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Photo: Port of Long Beach

Port of Long Beach Reports Best Month on Record in May

Mike Schuler
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June 9, 2021

Container volumes at Port of Long Beach broke 900,000 TEU for the first time ever in May as consumer demand continues to show no signs of letting up.

Dockworkers and terminal operators at the nation’s second busiest port processed 907,216 twenty-foot equivalent units in May and broke the previous “best month” record set in March 2021 by 66,829 TEUs. Trade was up 44.4% from May 2020, when many businesses were closed in the early months of the pandemic.

Imports jumped 42.3% to 444,736 TEUs while exports saw a relatively flat increase of 0.6% to 135,345 TEUs. Empty containers increased 80.7% to 327,135 TEUs.

Year-to-date through May, the Port of Long Beach has now moved 4,029,532 TEUs, a 42.3% increase from the same period in 2020.

“We are seeing a demand for more goods as the country continues to open up and people return to work,” said Mario Cordero, Executive Director of the Port of Long Beach. “Even as we continue to set records during this unprecedented moment in our industry, this is still a fragile moment for the economy and we remain optimistic about our country’s continued recovery.”

May was the 11th consecutive month that the Port of Long Beach has broken cargo movement records for a particular month amid a historic cargo surge that began in July 2020.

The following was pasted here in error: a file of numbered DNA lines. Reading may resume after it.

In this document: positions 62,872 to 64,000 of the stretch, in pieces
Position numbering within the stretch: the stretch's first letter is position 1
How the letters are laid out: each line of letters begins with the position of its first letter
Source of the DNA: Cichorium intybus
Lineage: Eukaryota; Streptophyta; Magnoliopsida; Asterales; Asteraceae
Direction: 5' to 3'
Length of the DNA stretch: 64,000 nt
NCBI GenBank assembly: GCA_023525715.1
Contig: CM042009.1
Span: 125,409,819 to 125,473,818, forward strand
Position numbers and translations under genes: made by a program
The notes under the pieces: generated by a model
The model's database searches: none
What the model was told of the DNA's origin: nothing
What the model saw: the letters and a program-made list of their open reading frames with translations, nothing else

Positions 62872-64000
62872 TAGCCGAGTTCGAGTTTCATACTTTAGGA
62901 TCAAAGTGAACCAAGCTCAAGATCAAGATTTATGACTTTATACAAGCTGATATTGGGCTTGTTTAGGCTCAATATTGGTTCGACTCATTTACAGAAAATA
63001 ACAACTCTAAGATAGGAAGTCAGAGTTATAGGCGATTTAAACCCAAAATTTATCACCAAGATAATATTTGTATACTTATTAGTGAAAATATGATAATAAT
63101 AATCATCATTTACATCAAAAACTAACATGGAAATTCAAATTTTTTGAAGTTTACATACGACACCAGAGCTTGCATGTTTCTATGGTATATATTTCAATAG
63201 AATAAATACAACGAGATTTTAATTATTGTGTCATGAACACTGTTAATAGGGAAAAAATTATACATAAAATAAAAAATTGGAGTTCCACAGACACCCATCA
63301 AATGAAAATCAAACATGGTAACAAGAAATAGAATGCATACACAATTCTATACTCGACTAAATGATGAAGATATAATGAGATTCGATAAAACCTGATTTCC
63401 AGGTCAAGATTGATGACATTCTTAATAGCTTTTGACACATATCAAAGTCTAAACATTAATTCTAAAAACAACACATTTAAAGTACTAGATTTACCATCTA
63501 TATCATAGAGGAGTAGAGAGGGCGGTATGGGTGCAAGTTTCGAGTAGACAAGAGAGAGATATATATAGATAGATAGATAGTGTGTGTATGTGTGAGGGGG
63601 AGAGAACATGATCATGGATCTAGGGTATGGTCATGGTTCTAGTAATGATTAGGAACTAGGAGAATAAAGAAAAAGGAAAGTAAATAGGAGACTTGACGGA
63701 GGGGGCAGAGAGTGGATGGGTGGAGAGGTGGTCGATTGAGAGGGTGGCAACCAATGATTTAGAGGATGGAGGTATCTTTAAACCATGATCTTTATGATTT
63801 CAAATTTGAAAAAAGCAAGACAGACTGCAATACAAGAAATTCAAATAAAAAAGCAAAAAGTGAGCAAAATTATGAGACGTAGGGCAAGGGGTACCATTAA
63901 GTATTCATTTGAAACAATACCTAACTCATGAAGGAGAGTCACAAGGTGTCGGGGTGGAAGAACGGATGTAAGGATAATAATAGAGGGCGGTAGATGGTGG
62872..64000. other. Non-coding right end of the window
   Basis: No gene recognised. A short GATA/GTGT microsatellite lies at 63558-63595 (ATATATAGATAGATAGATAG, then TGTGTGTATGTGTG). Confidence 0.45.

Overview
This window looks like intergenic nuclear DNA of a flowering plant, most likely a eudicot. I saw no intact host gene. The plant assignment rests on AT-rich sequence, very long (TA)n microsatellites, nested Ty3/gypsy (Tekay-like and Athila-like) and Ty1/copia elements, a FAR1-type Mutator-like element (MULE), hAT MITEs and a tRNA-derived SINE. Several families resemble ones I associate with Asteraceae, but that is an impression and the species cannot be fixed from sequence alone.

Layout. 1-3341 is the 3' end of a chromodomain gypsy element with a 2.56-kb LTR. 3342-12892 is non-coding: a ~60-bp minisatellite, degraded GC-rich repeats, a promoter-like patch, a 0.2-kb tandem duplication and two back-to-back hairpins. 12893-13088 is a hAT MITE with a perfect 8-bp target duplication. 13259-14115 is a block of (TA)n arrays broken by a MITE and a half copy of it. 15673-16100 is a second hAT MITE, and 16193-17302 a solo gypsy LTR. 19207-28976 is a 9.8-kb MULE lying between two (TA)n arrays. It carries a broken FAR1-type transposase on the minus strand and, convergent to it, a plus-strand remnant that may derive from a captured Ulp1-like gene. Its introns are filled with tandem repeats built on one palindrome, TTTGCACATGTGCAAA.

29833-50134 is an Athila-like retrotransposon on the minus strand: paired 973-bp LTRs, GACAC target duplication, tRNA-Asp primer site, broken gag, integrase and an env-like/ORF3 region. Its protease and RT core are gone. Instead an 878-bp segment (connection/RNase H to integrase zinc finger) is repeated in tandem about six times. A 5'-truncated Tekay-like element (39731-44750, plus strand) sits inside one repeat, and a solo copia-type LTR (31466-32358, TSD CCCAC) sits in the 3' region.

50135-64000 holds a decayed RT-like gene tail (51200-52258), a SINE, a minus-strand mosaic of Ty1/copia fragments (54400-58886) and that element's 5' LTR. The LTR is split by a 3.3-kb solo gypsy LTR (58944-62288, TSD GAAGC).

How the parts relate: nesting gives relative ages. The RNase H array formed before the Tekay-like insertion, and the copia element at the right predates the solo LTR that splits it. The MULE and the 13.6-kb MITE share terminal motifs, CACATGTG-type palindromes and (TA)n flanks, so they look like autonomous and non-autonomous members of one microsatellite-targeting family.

The port said E-commerce sales were higher in May compared to levels prior to the COVID-19 pandemic and consumers continued to spend more money on goods, rather than services such as restaurants, bars, sporting events and concerts – likely the result of lingering capacity restrictions in many areas.

“We are grateful to our waterfront workers and our industry partners for helping us achieve another significant milestone,” said Long Beach Harbor Commission President Frank Colonna. “The health and safety of our workforce remains a top priority as we continue to see extraordinary cargo volumes at this vital gateway for trade.”

Additionally, demand was up for lumber, appliances, and other durable goods due to a rise in housing sales and remodels.

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